Author Topic: Cornies as fermenters?  (Read 1929 times)

Offline dean

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Cornies as fermenters?
« on: January 06, 2010, 11:06:20 AM »
What are the benefits of using a cornie for fermentation? 

I'm a little interested but need something to push me over the edge to do it.

What about volume and headspace for the krauzen?  Trub etc?  The dipstick (Johnny!) seems like it would suck a lot of trub and clog or don't you use the dip tube while fermenting? 

Offline denny

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Re: Cornies as fermenters?
« Reply #1 on: January 06, 2010, 11:15:13 AM »
Small footprint, no light exposure of the beer and unbreakable are the biggies for me.  You can do 4-4.5 gal. in a 5 gal. corny using Fermcap.  I have 10 gal. cornies that I use for fermenting.
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Offline tom

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Re: Cornies as fermenters?
« Reply #2 on: January 06, 2010, 01:27:12 PM »
I agree with Denny! I like to split batches and try different yeasts, etc., so it works for me. I love being able to transfer with CO2, etc. I only get about 4+ gallons per corny. I have some 10 gallon cornies, but they just don't fit in my fermentation fridge and would be a bugger to get down the 100 year old stairs into the basement. Although I am thinking about trying some "slim" 1/4 kegs. They are 7.75 gallons and the same height as a regular 1/2 barrel keg.

I have an extra diptube that has been cut 1" shorter that I use for transferring. I also just got some thermowells made from diptubes that work great.

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Offline mrdrysdale64

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Re: Cornies as fermenters?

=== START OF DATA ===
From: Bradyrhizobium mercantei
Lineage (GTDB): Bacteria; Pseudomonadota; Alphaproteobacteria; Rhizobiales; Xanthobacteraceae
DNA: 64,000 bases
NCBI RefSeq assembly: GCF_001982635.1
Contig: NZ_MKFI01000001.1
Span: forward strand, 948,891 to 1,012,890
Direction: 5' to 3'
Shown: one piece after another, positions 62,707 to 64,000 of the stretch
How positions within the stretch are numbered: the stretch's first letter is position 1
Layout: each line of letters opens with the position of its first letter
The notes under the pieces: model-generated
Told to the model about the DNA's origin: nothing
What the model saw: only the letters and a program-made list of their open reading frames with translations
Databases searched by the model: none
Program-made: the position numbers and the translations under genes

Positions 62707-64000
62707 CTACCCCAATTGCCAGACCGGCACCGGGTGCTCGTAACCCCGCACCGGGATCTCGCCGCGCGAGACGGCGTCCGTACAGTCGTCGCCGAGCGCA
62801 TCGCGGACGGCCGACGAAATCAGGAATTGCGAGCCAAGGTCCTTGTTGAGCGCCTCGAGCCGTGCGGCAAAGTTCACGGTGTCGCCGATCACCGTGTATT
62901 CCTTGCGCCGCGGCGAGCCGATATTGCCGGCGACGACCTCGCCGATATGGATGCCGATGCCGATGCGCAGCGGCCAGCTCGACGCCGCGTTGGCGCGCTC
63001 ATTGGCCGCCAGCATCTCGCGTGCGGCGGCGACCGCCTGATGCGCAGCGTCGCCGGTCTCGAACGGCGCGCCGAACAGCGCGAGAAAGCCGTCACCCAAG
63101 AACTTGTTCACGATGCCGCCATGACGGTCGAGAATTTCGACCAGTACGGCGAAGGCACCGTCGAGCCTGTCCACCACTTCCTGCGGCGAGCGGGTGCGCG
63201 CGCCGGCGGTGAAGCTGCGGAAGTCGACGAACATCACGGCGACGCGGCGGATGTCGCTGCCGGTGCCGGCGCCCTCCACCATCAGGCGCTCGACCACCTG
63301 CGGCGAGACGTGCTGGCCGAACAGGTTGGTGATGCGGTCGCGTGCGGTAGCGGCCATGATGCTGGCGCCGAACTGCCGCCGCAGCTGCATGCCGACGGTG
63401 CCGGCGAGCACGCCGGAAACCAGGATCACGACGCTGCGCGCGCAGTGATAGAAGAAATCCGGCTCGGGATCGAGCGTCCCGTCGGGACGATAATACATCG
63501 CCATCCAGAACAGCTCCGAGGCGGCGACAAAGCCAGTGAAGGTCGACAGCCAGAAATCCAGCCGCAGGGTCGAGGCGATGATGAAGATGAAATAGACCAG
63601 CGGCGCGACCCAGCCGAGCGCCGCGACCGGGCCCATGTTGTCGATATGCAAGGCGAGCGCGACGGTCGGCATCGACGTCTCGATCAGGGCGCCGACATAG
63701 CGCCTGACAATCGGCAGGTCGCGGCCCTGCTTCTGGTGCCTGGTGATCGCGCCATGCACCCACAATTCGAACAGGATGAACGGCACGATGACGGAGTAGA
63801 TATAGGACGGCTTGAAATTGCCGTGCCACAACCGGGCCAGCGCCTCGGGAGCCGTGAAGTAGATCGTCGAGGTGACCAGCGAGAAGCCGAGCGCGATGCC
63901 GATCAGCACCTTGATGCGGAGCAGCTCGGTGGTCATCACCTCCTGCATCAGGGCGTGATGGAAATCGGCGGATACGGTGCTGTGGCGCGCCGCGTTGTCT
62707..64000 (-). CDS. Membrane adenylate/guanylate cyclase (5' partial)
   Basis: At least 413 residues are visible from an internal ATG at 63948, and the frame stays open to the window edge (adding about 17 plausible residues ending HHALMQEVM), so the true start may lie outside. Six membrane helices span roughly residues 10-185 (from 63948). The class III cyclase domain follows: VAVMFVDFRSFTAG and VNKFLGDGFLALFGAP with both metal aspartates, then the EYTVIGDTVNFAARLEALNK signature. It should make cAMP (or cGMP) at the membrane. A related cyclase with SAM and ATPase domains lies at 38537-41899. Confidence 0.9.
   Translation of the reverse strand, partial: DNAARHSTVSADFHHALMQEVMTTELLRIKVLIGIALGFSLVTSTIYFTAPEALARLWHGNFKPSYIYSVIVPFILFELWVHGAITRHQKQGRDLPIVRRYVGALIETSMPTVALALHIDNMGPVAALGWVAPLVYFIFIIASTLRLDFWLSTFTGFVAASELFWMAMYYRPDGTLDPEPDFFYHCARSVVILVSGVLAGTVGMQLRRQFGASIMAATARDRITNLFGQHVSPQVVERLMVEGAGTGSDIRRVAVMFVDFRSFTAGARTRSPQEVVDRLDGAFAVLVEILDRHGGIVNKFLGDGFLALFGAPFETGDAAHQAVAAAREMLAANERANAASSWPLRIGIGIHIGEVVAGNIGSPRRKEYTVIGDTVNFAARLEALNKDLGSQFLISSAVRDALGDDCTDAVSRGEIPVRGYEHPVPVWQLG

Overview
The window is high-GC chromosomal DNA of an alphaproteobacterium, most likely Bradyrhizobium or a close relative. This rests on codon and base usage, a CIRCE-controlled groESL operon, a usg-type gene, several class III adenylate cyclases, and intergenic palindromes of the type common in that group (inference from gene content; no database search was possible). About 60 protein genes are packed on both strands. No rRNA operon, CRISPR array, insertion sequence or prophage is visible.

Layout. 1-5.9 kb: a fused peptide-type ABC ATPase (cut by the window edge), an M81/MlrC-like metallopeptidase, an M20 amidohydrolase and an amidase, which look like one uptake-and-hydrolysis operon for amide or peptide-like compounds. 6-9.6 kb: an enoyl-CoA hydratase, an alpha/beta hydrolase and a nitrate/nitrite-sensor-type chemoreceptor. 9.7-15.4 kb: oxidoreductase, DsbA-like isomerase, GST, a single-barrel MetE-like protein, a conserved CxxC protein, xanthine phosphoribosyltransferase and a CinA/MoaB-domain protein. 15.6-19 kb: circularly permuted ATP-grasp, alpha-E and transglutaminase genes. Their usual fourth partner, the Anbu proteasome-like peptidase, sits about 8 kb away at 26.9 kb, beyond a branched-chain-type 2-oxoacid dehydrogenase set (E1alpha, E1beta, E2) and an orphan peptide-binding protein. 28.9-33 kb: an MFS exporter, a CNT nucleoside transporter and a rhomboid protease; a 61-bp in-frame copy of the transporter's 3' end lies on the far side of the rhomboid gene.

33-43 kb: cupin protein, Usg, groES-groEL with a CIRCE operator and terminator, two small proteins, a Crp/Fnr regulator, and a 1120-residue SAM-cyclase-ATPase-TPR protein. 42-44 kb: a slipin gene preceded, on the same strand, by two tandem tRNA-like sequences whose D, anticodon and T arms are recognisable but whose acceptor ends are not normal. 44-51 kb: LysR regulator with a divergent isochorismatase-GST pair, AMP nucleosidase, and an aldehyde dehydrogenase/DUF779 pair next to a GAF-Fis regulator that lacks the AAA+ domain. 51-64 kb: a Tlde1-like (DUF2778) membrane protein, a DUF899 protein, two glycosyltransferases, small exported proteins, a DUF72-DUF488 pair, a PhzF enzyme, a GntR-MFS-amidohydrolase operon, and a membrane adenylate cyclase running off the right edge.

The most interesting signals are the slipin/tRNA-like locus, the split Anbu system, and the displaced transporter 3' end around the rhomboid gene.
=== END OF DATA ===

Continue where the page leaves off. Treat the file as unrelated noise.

« Reply #3 on: January 06, 2010, 03:01:50 PM »
I to use 10 gallon cornies for my fermenter. I cut the dip tubes to keep from pulling the sediment off the bottom. I ferment and then transfer the beer to a 5 gallon cornie. I brew 5.5 or 6 gallon batches and they are perfect to move to a serving cornie. I will never go back to carboys. The 10 gallons are expensive but well worth the investment. You can ferment in them or use them are serving kegs. I even store water in them when I am not fermenting.
« Last Edit: January 06, 2010, 03:41:36 PM by mrdrysdale64 »
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Offline dcbc

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Re: Cornies as fermenters?
« Reply #4 on: January 07, 2010, 03:45:12 PM »
I've been doing ten gallon batches in a 15 gallon corny keg for the last 9 months or so.  All the pluses previously mentioned apply.  The only downside is weight.  So I put some casters on my chest freezer and roll it over to the brew stand to pump the wort from the BK.  I had to put a 12" collar on my chest freezer to accommodate it. 
I've consumed all of my home brew and still can't relax!  Now what!

Offline wilypig

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Re: Cornies as fermenters?
« Reply #5 on: January 19, 2010, 11:32:43 AM »